Pink Floyd’s The Dark Side Of The Moon album turns 50 this week. I interviewed drummer Nick Mason upon the album’s deluxe re-issue for this article in The West Australian, originally published in September 2011.

If ever there was a band to come in for constant re-examination and theorising, it’s Pink Floyd. The band had many trademarks, they made music that circled high and wide, that tripped the universe yet could make biting social comment on the world we live in.  

And it has been analysed to the nth degree, but importantly it also has been oft-celebrated. Drummer, Nick Mason, has written about his life in Pink Floyd and has had a lot of sense-making done on his behalf by both journalists and fans. 

“I’ll have to put you onto my psychiatrist to respond on my behalf,” laughs.” But, like most people who do peculiar things, for me it’s normal. It’s what I’ve done for the last 40 years.” 

Fans of Pink Floyd will be happy to know that shortly there will be a new kind of normal. From September 23 the band and their label, EMI Music, will embark on Why Pink Floyd?, a full re-issue of all Pink Floyd albums, remastered. These will be known as the Discovery editions, but for more avid fans there will be staggered Immersion releases (CD/ DVD/ Blu-ray /memorabilia box sets) and Experience editions (coupling a classic album with a second disc of related content from that album).  

The band’s long-charting 1973 LP, The Dark Side Of The Moon, will be the first to receive this release treatment on the kick-off date. 

“It’s a lovely thing, particularly, to have young audiences discovering something they can get something from,” Mason says. “We’re all so brought up with the idea that rock’n’roll is ephemeral and only lasts a few years. It’s quite a change, really.” 

Technological advancement has been kind to Pink Floyd fans, with previously unearthed gems now being made available simply because it’s possible. The Wish You Were Here box includes a Wembley Stadium live concert from 1974, which Mason says couldn’t have been released 10 years ago. Band-endorsed engineers Andy Jackson and James Guthrie repaired and sorted through various recordings, which were then given the all-clear by the three surviving band members, Mason, vocalist/bassist Roger Waters and guitarist/vocalist Dave Gilmour (keyboardist Rick Wright passed away in 2008). 

Pink Floyd have sold over 200 million albums, but the point that some albums are more iconic and better known to the world at large than others, prompts Mason to offer some listening tips. 

“I think Dark Side Of The Moon is always a good start,” he offers. “It’s shorter than something like The Wall (1979), which is a bit more epic, kind of like Wagner’s Ring Cycle (laughs).   

“What’s nice is when people find something interesting in some of the less-known ones. I have a great affection for Saucerful Of Secrets (1968, Syd Barrett’s final album), because there’s some interesting ideas there that were carried on all the way through Pink Floyd history. I also think the track, Set The Controls For The Heart Of The Sun, was one of the really great live Pink Floyd songs.”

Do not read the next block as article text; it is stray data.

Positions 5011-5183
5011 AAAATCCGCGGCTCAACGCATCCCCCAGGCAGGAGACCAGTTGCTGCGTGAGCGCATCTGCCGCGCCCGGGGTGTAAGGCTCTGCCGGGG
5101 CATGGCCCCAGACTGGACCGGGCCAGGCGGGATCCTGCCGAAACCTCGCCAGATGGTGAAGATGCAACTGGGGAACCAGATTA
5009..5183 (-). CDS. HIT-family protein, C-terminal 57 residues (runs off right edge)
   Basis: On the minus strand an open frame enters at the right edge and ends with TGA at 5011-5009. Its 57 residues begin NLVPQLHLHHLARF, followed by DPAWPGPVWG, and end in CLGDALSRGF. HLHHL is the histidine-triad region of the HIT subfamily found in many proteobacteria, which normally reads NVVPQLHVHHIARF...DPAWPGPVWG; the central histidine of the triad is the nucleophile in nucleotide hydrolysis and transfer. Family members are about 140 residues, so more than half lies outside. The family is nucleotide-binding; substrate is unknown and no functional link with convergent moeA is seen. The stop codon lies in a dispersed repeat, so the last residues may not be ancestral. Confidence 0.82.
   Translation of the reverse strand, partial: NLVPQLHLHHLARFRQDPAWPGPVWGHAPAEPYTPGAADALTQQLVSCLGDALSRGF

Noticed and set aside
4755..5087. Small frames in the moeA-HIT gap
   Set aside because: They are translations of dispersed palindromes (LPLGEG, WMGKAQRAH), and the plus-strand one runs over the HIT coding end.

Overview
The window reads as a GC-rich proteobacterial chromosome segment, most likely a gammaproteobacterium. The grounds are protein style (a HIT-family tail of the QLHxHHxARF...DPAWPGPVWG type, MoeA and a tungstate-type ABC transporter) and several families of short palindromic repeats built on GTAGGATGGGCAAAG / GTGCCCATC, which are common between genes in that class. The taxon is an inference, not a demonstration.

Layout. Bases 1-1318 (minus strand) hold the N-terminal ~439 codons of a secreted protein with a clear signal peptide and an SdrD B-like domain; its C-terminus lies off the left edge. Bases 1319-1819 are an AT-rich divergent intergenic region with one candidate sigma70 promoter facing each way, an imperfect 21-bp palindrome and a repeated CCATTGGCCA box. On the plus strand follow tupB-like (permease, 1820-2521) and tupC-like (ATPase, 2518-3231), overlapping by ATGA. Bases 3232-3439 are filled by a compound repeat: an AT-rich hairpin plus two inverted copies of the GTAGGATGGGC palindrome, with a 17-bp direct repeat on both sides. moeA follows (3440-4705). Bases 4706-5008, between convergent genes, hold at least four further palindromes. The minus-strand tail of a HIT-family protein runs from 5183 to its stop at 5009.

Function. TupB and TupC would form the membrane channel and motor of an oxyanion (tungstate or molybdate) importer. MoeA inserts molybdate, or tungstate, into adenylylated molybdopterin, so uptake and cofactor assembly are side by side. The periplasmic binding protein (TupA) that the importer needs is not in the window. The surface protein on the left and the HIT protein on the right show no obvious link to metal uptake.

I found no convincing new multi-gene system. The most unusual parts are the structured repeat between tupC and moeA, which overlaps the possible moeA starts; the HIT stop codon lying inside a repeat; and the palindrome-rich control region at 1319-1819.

The Wish You Were Here box also contains a version of the album’s title track featuring jazz violinist, Stephane Grapelli. The fact that it wasn’t used on the album suggests that Pink Floyd may have been spoilt for riches. 

“I cannot understand why we would have discarded it,” Mason says, in reflection. “It’s terrific. As you say, we were spoilt for riches, but even so we were absolutely convinced that we should try and make the album ourselves. We didn’t want the other people… but weirdly, we ended up using Roy Harper (on Have A Cigar), so we were open to using other people. I mean that, to me, is a bit of a mystery.”  

Another mystery in the Pink Floyd realm is original singer/guitarist, Syd Barrett, who left the band in 1968, as a result of drug excess and psychological strife. Barrett, who died in 2006, turned up unannounced and disoriented at the 1975 sessions for Wish You Were Here. He was overweight, with a shaven head and eyebrows, a scenario referenced in the film version of The Wall. While it was an unsettling day for all concerned, it proved strangely helpful to the album’s strained creative process. 

“That was very odd,” Mason confides. “It was all a bit of a puzzle, I think, for each of us. It was upsetting for all of us, actually. But in a way that became the catalyst to give some real point to the record.” 

The Immersion edition of Wish You Were Here is released on November 4 (along with new best-of, A Foot In The Door), with The Wall just over the horizon, scheduled for a February 24 issue. While Roger Waters will soon hit Australia with his own tour of The Wall, the mega-release of Pink Floyd re-issues does prompt the question if Mason, Waters and Gilmour would consider reforming for a tour, as per their 2005 Live8 appearance? 

“I don’t think it’s very likely,” Mason considers. “But my own prognosis is that the one thing that could make it happen would not be money, it would be a Nelson Mandela or Bill Clinton type figure, and some sort of reason why us playing together would change the world or enhance some sort of peace process. Whether music is capable of doing that, who knows?” 

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